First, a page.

- succession to an employee or family member.
- sale to another provider.
- business closure and break up.
Decide what route you want to take and plan accordingly. Come and speak to us and start the process sooner rather than later.
HMRC Hungry for Information
HMRC has confirmed that employers and business owners will be required to provide data relating to:
- The exact hours worked by each employee.
- Who operates through their own company, and what dividends do they receive from that company.
- When self-employed traders start and finish their businesses.
The disclosures will affect personal tax returns, trustee’s return and RTI returns. This will take effect for periods beginning in 2025/26 or later.
The employee working hours data will be reported by employers for each pay period on RTI returns. The proposal is for employers to provide details of the contractual hours worked, where those hours are relatively stable (which is not defined), such as for salaried employees. Where the worker is paid by the hour, or has irregular hours, the actual hours worked will have to be reported.
There is already provision for entering start and end dates of self-employment on self-assessment tax returns. However, in future completion of these boxes will be mandatory. If you do not provide this data HMRC will be able to impose a flat £60 penalty.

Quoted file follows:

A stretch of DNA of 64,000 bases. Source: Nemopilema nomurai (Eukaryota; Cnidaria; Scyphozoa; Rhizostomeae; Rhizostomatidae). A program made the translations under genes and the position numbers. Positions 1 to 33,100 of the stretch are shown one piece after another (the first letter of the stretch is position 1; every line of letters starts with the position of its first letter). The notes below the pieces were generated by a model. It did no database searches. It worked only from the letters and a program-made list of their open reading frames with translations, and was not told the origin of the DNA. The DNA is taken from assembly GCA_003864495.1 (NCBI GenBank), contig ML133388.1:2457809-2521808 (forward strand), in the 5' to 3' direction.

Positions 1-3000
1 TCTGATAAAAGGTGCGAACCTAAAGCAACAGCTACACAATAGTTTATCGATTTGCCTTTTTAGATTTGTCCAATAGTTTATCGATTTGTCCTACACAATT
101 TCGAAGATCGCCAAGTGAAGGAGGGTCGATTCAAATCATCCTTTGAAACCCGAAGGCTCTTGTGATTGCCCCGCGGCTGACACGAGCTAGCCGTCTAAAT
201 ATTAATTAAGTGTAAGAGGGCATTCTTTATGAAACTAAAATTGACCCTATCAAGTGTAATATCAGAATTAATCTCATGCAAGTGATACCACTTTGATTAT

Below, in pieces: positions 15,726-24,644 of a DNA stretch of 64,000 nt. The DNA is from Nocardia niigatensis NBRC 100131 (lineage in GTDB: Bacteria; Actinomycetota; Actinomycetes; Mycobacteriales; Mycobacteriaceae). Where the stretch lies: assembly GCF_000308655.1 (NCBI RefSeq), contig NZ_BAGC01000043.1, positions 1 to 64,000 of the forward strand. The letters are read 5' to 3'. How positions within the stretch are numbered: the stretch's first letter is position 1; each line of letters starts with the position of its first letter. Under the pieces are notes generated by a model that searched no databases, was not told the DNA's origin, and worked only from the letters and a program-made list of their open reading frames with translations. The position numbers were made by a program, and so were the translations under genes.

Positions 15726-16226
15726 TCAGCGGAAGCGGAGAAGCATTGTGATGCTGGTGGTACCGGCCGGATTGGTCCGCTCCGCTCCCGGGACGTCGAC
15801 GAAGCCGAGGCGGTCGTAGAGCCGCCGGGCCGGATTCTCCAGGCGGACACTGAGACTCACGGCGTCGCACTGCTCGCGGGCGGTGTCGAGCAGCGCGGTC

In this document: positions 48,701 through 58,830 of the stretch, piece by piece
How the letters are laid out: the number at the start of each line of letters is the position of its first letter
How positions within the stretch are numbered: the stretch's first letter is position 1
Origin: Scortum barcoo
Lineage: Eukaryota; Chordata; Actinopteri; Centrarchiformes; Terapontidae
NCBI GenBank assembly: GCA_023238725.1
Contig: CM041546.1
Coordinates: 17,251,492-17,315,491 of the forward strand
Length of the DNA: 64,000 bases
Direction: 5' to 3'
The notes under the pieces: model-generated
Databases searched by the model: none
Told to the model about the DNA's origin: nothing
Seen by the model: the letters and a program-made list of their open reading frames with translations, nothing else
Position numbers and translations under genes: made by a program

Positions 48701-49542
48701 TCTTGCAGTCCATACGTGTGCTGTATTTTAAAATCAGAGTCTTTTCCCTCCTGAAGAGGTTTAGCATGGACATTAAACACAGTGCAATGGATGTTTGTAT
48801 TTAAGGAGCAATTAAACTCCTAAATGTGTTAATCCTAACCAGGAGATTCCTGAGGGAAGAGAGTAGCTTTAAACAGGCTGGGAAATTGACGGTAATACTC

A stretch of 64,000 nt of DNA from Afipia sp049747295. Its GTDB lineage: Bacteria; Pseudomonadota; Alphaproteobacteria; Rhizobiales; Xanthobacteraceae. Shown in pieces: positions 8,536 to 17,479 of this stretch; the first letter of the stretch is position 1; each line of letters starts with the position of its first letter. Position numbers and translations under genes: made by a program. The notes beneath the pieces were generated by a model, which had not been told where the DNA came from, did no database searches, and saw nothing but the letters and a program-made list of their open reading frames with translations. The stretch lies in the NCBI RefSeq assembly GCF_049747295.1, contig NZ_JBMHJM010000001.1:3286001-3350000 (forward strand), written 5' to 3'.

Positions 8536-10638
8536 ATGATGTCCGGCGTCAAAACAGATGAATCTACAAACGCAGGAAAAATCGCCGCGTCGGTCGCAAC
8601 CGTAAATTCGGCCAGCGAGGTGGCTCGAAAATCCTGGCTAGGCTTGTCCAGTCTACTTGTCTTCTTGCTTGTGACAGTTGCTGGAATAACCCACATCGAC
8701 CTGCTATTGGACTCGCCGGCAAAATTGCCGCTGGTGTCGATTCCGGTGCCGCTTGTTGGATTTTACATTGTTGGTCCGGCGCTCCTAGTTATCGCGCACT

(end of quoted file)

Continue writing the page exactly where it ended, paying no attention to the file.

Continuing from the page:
The request for shareholdings and dividends may be to target personal service companies not currently applying the IR35 rules correctly. HMRC has confirmed that only directors of close companies will be required to provide this information.
Interest rates have not been a big concern for a number of years but that is changing. Similarly, HMRC have been charging interest at very low rates on late paid tax.
HMRC interest is now linked to the Bank of England base rate.
- late payment interest is set at base rate plus 2.5%
- repayment interest is set at base rate minus 1%, with a lower limit of 0.5% (known as the ‘minimum floor’)
According to government guidance the late payment interest rate encourages prompt payment. It ensures fairness for those who pay their tax on time. The repayment interest rate compensates taxpayers fairly, when they overpay, for loss of use of their money.”